Recall referenda are a direct democracy institution widely used around the world that allows voters to hold politicians accountable outside the regular election terms (Serdült & Welp, 2012). In Peru, recall referenda are pervasive at the local level (Welp, 2015). For example, in the 2010 electoral period, 20% of mayors in the country faced a recall election, and one-fourth of them were ousted from office. Importantly, it has been documented that recall referenda are often used as a political tool, and this is true around the world (Altman, 2010; McCoy, 2006) as well as in our study setting (Welp, 2015; Holland & Incio, 2019; Tuesta Soldevilla, 2014).

We present a simple framework where an increase in accountability allows voters to punish low-quality and corrupt politicians, reducing their expected term length and generating a positive selection. However, the political use of accountability mechanisms generates the possibility that high-quality and policy-motivated candidates are punished by voters, regardless of their performance, deterring some of them from running for office, leading to negative selection. When accountability institutions are at risk of being captured, as is often the case in settings with low state capacity, well-intended institutions can backfire. In the analysis, we show evidence consistent with the hypothesized mechanisms. The negative selection of candidates is almost entirely driven by municipalities where the main promoter of the recall referendum is a politician who ran for office in the previous election. Our effects are independent of the previous mayor's performance in office, and we show that candidates who select into the race after a mayor was recalled have a lower opportunity cost. Our results are not driven by preexisting differences in the characteristics of the incumbents or their opponents or time-variant characteristics of the political situation of the municipality at the moment of the recall referendum, or related to the absence of an incumbent mayor in municipalities where she was recalled.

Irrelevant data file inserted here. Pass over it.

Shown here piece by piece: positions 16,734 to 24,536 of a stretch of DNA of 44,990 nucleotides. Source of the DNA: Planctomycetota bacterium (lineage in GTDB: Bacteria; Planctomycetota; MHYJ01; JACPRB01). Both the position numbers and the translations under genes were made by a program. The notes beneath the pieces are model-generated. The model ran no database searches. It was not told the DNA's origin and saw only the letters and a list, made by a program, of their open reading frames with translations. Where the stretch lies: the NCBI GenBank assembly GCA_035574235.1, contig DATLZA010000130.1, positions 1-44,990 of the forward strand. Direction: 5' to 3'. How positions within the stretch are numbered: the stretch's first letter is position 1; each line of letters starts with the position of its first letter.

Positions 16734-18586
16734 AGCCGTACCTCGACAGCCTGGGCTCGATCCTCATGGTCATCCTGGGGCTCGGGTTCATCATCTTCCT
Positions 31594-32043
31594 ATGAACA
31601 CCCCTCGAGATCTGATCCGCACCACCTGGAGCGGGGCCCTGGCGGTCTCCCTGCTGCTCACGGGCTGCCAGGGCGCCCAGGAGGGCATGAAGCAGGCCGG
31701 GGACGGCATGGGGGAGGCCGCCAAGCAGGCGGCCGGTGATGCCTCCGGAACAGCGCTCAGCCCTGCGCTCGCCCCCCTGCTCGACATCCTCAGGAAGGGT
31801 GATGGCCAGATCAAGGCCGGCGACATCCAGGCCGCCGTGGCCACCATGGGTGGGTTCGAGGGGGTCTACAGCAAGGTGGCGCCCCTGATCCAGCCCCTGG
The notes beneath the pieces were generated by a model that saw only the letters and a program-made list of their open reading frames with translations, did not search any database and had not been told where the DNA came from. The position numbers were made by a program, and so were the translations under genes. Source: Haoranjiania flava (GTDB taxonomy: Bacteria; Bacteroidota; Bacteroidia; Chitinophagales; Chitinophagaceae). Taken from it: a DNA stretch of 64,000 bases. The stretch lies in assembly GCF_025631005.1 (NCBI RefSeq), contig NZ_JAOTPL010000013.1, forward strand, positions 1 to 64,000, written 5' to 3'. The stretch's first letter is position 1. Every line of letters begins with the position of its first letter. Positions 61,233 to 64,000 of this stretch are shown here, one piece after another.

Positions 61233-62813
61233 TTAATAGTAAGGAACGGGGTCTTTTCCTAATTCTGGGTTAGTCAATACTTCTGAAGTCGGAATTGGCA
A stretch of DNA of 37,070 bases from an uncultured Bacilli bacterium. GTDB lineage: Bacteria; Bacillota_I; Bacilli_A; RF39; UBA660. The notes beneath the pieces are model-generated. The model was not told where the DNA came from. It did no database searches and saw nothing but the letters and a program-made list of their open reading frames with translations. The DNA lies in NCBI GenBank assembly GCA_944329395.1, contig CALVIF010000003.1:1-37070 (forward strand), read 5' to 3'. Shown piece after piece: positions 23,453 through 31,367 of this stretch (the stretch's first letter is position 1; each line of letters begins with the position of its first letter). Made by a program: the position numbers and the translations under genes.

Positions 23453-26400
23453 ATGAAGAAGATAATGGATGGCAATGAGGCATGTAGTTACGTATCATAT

Our interpretation of the results relies on the assumption that potential candidates are uninformed about the prevalence of politically motivated recalls and update their beliefs when they observe a mayor being recalled in their municipality. More than 90% of recall elections take place in municipalities with fewer than 5,000 voters (Welp, 2015), which are rarely covered by national media. We empirically provide evidence consistent with this information transmission mechanism. We analyze the patterns of candidate selection in municipalities that did not have a recall election, but had a close neighbor where a close recall election took place, comparing municipalities in which a close neighbor had the mayor ousted with those where the neighbor's mayor barely survived the recall. The results are entirely consistent with our main hypotheses.

Finally, in our empirical analysis, we investigate whether having a lower-quality pool of candidates affects the quality of elected mayors and their policy outcomes. Our findings, though suggestive due to a reduced sample size, show that elections mostly offset the negative effect of recalls on the candidate pool, and elected mayors in treated areas are only slightly less educated (not significant) than those who win the election in municipalities where a mayor barely survived the recall referendum. Even though there are no major differences in the mayors' characteristics, we observe that municipalities that had the incumbent recalled in the previous period spend less and collect less revenue, which could be explained by, for example, the lower quality of the opposition and less oversight.